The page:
Department of Justice Accidentally Leaks Expected Charges Against Julian Assange

In one of the most bizarre story-lines you will ever come across, 100% ironically, the United States Department of Justice has just “leaked” a partial list of expected charges to be filed against Wikileaks founder Julian Assange once his asylum inside the Ecuadorian Embassy comes to an end. The accident came in conjunction with the release of a now once again already sealed document Thursday, November 15th 2018, outlining the DoJ’s upcoming court case against Seitu Sulayman Kokayi – whom will soon be facing charges of sexual misconduct. More specifically, Kokayi will be charged with “violation of Title 18, United States Code, Section 2242(b).

However, pages 2 and 3 of the 3 page document shift from Kokayi’s case to begin outlining charges expected to be filed against Julian Assange. Given their mistake, the document featured below has already been “re-sealed/redacted.” But in statements to The Daily Beast, the DoJ admits to their mistake, explaining how its suspected that someone working in their offices made a clerical filing error, or accidentally copy and pasted portions of Assanges case onto Kokayi’s – because the two men will essentially be facing at least some similar charges.

As the document contained below outlines:

3. The United States has considered alternatives less drastic than sealing, including, for example, the possibility of redactions, and has determined that none would suffice to protect this investigation. Another procedure short of sealing will not adequately protect the needs of law enforcement at this time because, due to the sophistication of the defendant and the publicity surrounding the case, no other procedure is likely to keep confidential the fact that Assange has been charged.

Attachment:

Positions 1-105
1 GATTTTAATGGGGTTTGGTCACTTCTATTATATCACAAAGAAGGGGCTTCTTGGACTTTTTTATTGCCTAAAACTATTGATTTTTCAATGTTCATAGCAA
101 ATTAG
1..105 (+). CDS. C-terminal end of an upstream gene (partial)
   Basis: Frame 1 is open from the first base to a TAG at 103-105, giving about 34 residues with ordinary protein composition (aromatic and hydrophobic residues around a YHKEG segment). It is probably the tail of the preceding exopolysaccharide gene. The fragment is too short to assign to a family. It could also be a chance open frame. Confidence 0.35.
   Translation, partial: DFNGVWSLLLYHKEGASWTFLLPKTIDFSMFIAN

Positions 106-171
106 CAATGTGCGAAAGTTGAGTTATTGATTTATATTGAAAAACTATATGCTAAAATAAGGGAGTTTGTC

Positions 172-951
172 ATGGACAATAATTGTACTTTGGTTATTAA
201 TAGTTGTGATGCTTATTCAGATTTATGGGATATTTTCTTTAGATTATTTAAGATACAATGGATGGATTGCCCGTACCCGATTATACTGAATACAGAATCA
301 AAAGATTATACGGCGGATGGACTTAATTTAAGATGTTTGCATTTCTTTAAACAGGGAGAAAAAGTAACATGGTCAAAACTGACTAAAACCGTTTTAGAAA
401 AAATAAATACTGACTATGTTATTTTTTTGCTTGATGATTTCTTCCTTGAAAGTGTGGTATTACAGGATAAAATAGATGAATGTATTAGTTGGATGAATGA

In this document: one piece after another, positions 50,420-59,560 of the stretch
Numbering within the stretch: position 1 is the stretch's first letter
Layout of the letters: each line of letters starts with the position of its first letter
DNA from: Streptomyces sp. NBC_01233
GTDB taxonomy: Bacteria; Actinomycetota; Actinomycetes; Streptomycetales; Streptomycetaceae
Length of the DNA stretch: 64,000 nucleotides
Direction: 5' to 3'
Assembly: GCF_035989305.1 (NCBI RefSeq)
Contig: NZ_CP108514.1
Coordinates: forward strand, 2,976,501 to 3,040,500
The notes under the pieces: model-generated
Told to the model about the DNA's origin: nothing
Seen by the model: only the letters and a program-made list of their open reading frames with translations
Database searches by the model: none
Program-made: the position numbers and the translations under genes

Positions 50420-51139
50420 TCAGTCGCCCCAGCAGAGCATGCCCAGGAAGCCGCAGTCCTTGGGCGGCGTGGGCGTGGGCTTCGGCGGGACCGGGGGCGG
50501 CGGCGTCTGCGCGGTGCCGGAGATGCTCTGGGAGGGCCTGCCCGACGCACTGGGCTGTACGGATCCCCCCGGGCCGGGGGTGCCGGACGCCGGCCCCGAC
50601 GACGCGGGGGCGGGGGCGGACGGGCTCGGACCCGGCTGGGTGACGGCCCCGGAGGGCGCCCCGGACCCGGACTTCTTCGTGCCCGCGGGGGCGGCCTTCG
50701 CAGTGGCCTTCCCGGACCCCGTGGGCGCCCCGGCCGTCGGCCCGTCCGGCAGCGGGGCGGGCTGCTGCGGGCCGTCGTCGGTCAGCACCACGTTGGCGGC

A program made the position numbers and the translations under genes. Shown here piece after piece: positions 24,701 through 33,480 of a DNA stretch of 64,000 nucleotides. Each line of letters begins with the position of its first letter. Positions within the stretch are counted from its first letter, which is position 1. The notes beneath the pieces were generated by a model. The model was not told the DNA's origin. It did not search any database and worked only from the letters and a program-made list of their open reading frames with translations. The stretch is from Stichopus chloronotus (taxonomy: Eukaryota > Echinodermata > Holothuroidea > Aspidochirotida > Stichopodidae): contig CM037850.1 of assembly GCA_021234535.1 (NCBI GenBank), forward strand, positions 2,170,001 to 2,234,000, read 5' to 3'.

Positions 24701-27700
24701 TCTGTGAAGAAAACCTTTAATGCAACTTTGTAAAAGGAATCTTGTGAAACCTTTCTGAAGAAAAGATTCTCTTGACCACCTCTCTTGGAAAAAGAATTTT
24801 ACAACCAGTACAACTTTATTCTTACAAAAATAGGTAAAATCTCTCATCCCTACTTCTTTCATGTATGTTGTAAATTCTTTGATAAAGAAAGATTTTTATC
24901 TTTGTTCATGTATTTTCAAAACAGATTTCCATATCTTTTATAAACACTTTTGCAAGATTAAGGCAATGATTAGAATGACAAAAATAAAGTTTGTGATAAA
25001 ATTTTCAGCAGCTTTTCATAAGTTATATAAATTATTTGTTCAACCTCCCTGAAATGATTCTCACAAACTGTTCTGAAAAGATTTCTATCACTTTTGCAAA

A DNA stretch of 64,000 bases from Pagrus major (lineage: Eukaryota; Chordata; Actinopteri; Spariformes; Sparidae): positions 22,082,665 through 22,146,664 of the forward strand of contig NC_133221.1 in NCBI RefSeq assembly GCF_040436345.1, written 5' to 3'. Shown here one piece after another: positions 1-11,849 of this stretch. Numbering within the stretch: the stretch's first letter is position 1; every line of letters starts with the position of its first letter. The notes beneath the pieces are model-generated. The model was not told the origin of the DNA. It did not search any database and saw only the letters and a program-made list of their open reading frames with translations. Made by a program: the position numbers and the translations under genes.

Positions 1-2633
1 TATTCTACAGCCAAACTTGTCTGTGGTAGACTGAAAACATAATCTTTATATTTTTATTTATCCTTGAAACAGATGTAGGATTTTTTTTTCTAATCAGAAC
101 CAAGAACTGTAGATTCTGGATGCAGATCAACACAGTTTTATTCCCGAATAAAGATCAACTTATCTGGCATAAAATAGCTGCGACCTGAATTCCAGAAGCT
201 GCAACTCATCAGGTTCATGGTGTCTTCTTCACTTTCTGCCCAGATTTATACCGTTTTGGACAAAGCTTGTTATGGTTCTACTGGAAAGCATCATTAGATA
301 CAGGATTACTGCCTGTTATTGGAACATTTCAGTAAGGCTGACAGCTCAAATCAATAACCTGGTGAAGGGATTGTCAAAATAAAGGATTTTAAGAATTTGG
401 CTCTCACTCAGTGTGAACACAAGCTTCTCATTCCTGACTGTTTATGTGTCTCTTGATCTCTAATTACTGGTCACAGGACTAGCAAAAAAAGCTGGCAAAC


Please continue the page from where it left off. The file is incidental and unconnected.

4. The Court has the inherent power to seal charging documents. United States
V. Wuagneux. 683 F.2d 1343, 1351 (11″‘ Cir. 1982); State of Arizona v. Mavpennv. 672 F.2d 761, 765 (9″^ Cir. 1982); Times Mirror Comnanv v. United States. 873 F.2d 1210 (9″‘ Cir. 1989); see also Shea v. Gabriel. 520 F.2d 879 (U* Cir. 1975); United States v. Hubbard. 650 F.2d 293 (D.C. Cir. 1980); In re Brauehton. 520 F.2d 765, 766 (9″^ Cir. 1975). “The trial court has supervisory power over its own records and may, in its discretion, seal documents if the public’s right of access is outweighed by competing interests.” In re Knight Pub. Co.. 743 F.2d 231, 235 (4″^ Cir. 1984). Sealing charging documents is appropriate where there is a substantial probability that the release of the sealed documents would compromise the government’s ongoing investigation severely. S^ e^g. In re Search Warrant for Secretarial Area Outside Office of Gunn. 855 F.2d 569, 574 (8″^ Cir. 1988); Matter of Eve Care Phvsicians of America. 100 F.3d 514, 518 (7″‘ Cir. 1996); Matter of Flower Aviation of Kansas. Inc.. 789 F.Supp. 366 (D. Kan. 1992).

UNDER SEAL (Local Rule 49(B)(3))

5. The complaint, supporting affidavit, and arrest warrant, as well as this motion and the proposed order, would need to remain sealed until Assange is arrested in connection with the charges in the criminal complaint and can therefore no longer evade or avoid arrest and extradition in this matter.

6. Upon occurrence of the event specified in paragraph 8, pursuant to Local Rule 49(B)(3), the sealed materials will be automatically unsealed and handled as such. WHEREFORE, the United States respectfully requests that the criminal complaint, the supporting affidavit, and the arrest warrant in this matter, as well as this Motion to Seal and proposed Order, be sealed until further order of the Court.

Full Accidental Leak from DOJ – See pg’s 2 & 3:

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Brian Dunn

Writer, Researcher Owner: Rogue Media Labs | Rogue Security Labs (929)-319-2570 BrianDunn@RogueSecurityLabs.Ltd

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